As a species, we've had the capability of space travel for quite some time. As such, we’ve sent more than just people up there - we've sent all sorts of weird stuff, especially animals. There have been a ton of animals sent into space: monkeys, dogs, rats, newts, fish, and more. NASA also sent Nephila clavipes - golden orb weaver spiders - into space. And everyone involved, from astronauts to students, called them different things: arachnidnauts, spidernauts, and even astro-nids.
What’s the point, you might ask? Scientists wanted to see what happens to spiders and their ability to spin webs while in microgravity. We humans are infinitely curious about everything, and researchers love to poke and prod to gauge reactions and gain a better understanding of ourselves and our vast universe. In both November 2008 and May 2011, the spiders launched into space aboard the Endeavor, and scientists back on Earth learned quite a few interesting things from their eight-legged astronauts.
The Nephila clavipes themselves seemed to have their own little science experiment; their first webs were chaotic and three-dimensional, as the spiders were not used to the lack of gravity. Within a few days of being in space, however, they adapted to their weightlessness, and made their webs with some normalcy.
Though they typically spin asymmetric webs - where the largest portion of the web is located in one direction - in microgravity they spun symmetric webs.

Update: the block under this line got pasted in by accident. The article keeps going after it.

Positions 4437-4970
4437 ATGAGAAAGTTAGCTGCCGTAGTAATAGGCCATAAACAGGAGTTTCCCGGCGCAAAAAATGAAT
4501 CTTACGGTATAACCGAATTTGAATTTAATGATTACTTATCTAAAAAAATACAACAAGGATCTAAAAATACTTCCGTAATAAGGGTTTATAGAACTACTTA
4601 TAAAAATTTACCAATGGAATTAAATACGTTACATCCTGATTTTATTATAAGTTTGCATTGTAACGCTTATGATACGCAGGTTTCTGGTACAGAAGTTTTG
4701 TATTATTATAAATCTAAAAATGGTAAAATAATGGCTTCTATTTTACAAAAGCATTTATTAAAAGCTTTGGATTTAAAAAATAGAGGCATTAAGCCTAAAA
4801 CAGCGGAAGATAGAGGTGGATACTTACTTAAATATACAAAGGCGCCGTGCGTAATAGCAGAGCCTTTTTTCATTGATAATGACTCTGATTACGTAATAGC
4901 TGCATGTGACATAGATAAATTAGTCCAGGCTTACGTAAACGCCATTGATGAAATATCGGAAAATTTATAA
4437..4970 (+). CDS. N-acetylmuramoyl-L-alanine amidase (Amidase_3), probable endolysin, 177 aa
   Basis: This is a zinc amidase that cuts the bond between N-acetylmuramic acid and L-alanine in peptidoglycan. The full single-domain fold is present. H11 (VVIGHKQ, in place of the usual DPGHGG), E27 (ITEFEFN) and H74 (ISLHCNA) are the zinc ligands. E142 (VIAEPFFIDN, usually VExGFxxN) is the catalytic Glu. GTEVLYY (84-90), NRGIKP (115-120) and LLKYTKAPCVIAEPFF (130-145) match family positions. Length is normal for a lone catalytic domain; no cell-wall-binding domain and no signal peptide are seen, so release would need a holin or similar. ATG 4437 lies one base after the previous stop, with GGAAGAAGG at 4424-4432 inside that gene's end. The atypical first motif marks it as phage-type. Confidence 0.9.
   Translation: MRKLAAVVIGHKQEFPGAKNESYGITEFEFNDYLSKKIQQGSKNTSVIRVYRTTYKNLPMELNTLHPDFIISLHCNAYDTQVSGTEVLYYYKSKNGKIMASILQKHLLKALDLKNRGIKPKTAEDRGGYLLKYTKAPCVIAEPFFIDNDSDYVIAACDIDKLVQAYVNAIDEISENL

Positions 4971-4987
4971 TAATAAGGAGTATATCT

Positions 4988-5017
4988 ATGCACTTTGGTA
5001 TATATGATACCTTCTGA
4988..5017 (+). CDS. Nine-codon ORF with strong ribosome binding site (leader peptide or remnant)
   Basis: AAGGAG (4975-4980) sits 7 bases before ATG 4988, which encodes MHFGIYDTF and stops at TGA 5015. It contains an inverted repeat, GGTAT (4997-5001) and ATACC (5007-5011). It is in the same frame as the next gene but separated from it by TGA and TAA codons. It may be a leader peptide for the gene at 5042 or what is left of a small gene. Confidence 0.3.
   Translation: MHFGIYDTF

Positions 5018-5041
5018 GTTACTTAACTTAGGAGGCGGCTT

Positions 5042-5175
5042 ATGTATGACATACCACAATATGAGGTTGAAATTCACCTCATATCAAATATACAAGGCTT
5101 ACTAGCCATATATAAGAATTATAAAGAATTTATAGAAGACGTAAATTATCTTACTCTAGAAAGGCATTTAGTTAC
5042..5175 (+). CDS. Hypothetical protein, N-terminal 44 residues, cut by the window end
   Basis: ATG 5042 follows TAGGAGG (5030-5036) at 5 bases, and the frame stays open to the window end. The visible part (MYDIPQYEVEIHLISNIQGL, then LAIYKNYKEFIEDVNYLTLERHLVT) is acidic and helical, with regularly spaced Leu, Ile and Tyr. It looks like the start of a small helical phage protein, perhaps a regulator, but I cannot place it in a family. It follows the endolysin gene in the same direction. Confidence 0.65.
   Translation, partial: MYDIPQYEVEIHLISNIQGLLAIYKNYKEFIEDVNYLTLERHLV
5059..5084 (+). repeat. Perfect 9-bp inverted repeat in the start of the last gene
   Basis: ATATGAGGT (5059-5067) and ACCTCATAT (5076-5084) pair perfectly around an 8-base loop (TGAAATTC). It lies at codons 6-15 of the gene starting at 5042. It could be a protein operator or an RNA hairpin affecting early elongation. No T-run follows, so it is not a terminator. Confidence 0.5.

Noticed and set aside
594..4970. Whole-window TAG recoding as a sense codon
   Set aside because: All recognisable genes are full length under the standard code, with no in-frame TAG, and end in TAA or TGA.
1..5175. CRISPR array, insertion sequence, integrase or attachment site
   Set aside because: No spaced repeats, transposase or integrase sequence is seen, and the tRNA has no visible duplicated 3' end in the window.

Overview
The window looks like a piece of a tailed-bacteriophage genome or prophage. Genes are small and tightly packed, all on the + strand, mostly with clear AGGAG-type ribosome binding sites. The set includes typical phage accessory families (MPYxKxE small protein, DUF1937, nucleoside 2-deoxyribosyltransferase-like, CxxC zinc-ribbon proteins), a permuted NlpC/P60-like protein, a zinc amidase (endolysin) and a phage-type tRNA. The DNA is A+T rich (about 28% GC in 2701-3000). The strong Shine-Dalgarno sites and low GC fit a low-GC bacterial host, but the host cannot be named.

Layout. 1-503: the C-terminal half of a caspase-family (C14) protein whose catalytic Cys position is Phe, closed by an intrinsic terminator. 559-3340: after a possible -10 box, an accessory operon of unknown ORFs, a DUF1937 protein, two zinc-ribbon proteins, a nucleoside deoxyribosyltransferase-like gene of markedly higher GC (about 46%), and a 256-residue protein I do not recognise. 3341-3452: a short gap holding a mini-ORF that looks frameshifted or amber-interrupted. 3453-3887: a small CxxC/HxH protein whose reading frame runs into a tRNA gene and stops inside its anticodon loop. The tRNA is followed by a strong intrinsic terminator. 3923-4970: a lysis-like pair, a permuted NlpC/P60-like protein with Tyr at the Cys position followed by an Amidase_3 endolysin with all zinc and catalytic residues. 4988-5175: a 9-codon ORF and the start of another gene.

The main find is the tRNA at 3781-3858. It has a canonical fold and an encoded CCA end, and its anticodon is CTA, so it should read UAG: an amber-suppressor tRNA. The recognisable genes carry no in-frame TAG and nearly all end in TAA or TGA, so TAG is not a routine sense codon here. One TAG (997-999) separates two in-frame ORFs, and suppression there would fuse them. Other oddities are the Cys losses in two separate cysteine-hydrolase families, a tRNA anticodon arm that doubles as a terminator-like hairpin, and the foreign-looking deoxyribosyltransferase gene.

For the most part, orb weaver spiders face downwards when waiting for prey in their webs, because gravity makes them much faster when they catch a fly below them. Without gravity, though, attacking prey in any direction became a breeze.
Of course, attacking downwards also became downright scary. Watch as Thelma nabs her prey in the blink of an eye.
To feed the spiders, NASA also brought Drosophila melanogaster - common fruit flies - on the mission. These flies weren't just food for the arachnidnauts - the scientists also wanted to see how microgravity would affect the flies' flight patterns. One can only imagine them flying around in a rather disoriented manner.
Classrooms all over were asked to keep Nephila clavipes and observe the differences between the ones in space and those at home, and to also act as the "control" portion of the experiment (you can check out their lesson plans at BioEd Online).
The orb weaver is an arachnid that adjusts its web daily to maximize its ability to catch prey, and the smartest minds on Earth said: hey, take a super close look! These kids got to learn all sorts of cool natural science from the astronauts themselves, and also got to watch their killer pets devour dozens of insects at the same time.